How to Make a Career Change at 50
What You Need to Know Before You Take Your Next Step
At 50 years old, you are much closer to retirement age than you are to the age you were when you first started out. If you plan to retire at 67, when you can collect your full U.S. Social Security benefits, you have about 17 years left of your career. Depending on how you feel about what you do to make a living, that can seem like a very short time or an eternity. Since you are reading an article about how to make a career change at 50, it is more likely the latter is true.
Your occupation may no longer bring you the satisfaction it once did. Perhaps you were never happy with it and finally feel ready to explore other options. At this point in your life, you may wonder if the effort it will take to make a career change is even worthwhile. Whether you are 30 or 50, you shouldn't spend time working in a career in which you are unhappy. Your age, though, will play a role in how you go about making your transition and your decision about what career to pursue next.
The Pros and Cons of Changing at 50
You may feel confident, at age 50, that you can take on any challenge that comes your way. Or, you may question whether you want to start over at this point in your life. With retirement on the horizon, you may wonder if it makes sense to stir things up. Ask yourself if it's better to spend every day looking forward to being close to two decades older.
Rushing your life away, as you eagerly anticipate not having to go to work every day is not the best way to live.
While there are no guarantees that a new career will make you love work, it unlikely you will become more satisfied with your current one over time. Making a career change now is much simpler than doing it later on.
Career satisfaction will have a positive effect on your health, relationships, and life in general.
Being in the wrong career is stressful, and who needs that? No, it won't be easy to make the transition, but if you go about it in the right way, it doesn't have to be so hard. You just have to decide what you want to do next and whether your choice is realistic. Then you have to figure out how to make it all happen. Easy? Not really. But it is doable.
What's Hard About Changing at 50?
At age 50, there's a good chance you have quite a few expenses. You may be putting children through college, while also paying off a mortgage. At the very least, you may be responsible for rent and possibly car loans and other debt you may have accumulated over the years.
The good news is, you may also have some savings put away. Anything that is liquid could be used to help get you through a career change. Don't dip into your retirement account though. There will be a penalty, and besides, you will need that money later on.
Breaking into a new field becomes more difficult with age. This is particularly true if you have to compete with younger workers for entry-level jobs. You may face age bias from some employers, but many equate age with experience. Highlighting your transferable skills on your resume will help.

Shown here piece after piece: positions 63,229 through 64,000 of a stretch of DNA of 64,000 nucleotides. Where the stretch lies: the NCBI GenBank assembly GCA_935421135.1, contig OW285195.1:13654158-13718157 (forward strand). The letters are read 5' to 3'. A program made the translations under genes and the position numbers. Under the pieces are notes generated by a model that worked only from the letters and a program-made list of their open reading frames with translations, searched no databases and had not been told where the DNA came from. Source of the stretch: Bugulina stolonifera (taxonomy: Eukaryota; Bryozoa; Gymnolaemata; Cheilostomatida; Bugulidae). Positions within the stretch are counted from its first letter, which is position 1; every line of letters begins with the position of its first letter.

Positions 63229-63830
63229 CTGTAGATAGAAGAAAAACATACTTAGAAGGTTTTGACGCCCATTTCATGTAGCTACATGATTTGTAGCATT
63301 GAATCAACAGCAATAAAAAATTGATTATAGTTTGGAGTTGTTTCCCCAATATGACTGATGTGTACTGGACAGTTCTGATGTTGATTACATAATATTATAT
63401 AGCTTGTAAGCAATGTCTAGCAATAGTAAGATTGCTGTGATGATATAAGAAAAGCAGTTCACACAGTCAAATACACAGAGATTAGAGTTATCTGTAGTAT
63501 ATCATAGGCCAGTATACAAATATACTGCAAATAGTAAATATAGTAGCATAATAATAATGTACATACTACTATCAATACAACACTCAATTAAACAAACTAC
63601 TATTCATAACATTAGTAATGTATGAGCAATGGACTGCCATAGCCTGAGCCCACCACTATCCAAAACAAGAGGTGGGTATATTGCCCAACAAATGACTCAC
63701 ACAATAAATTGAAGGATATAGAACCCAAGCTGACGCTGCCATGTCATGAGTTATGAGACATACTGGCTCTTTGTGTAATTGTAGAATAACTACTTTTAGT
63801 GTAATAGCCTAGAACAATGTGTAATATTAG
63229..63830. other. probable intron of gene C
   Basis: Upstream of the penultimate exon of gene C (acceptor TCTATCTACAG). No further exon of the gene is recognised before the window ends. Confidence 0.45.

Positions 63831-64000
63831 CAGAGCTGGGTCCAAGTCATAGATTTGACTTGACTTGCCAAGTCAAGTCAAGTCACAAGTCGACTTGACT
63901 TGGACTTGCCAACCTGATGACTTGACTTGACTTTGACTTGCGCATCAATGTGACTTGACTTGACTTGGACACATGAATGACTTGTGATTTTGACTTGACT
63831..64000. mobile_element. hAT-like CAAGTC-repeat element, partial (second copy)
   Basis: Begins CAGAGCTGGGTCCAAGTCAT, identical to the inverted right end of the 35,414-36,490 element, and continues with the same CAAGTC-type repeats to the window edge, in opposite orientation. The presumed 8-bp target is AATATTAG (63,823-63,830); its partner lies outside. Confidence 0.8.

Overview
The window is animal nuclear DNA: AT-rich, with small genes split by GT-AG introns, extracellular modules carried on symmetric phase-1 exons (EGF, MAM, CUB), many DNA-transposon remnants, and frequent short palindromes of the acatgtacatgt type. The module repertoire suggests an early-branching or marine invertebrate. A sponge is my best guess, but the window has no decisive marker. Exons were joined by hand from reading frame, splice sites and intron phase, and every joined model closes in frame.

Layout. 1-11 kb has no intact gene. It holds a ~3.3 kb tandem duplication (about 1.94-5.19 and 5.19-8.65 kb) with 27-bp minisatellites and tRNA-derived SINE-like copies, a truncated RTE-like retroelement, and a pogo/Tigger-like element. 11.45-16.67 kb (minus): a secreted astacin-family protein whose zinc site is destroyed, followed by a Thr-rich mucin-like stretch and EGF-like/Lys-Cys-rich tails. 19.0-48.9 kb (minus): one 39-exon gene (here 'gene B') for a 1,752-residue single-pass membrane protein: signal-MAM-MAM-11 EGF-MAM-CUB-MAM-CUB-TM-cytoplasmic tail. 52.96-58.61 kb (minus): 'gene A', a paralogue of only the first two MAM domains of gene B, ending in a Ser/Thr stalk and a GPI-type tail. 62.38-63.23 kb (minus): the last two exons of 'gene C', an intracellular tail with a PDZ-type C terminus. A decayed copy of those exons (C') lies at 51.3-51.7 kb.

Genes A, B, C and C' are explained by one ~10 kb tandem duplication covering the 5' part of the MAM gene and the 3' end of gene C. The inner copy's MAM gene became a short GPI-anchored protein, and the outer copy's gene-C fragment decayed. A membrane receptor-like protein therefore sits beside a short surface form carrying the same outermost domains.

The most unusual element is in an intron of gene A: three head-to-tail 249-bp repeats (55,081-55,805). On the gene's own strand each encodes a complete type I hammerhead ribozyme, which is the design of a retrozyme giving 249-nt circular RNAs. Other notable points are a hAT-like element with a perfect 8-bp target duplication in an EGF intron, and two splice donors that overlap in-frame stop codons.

How to Make a Career Change at 50
You are more likely to be satisfied with a particular career if it is a good match for your personality type, aptitudes, work-related values, and interests. Therefore, before you go any further, you should learn about yourself by doing a self-assessment. You can hire a career counselor or other career development professional to help you with this step. Find out if your local public library offers this service for free. Many do. Another option is to contact the career services office. Check with a local college or the one you attended, which may provide career services free to alumni. Completing a self assessment will leave you with a list of occupations that are a good fit for you based on your characteristics.
Next, explore the occupations on your list. Although an occupation seems suitable, you have other things to consider at age 50.
With just slightly less than two decades ahead of you to settle into a new career, the time you will spend preparing for it is a more important factor than it would have been if you had done this earlier. You should avoid choosing occupations that require many years of education or training. While you may occasionally see a story about someone who made a late midlife career change and became a doctor or lawyer while in their 50s, that could be an unrealistic choice for several reasons. By the time you finish your education, you would have few years left to work so your investment won't pay off. You might also face age bias both in admissions and in getting a job when you graduate.
It is much more practical to choose an occupation that takes advantage of your transferable skills and doesn't require too much additional education and training. With that said, if it's your heart's desire to pursue a career that requires multiple years of education and training, and you have the financial resources to do it, don't let anything stop you.
Also make sure to learn about job duties, employment outlook, and median earnings. Evaluate this data to help you pick the most suitable occupations from your list. Think about which job duties you like and which you don't. While you don't have to love every task you would have, you must at least be willing to do all of them regularly. If any job duty is a deal breaker, take that occupation out of the running.
Earning a lot of money is nice, but it won't make you any happier with a career that has few other redeeming qualities. Instead of choosing the occupation with the highest earnings, make sure the salary will cover your expenses, let you save money, and allow you to take part in the leisure activities you enjoy. Consider the employment outlook as well. If you can't get a job, there is no point in choosing this occupation.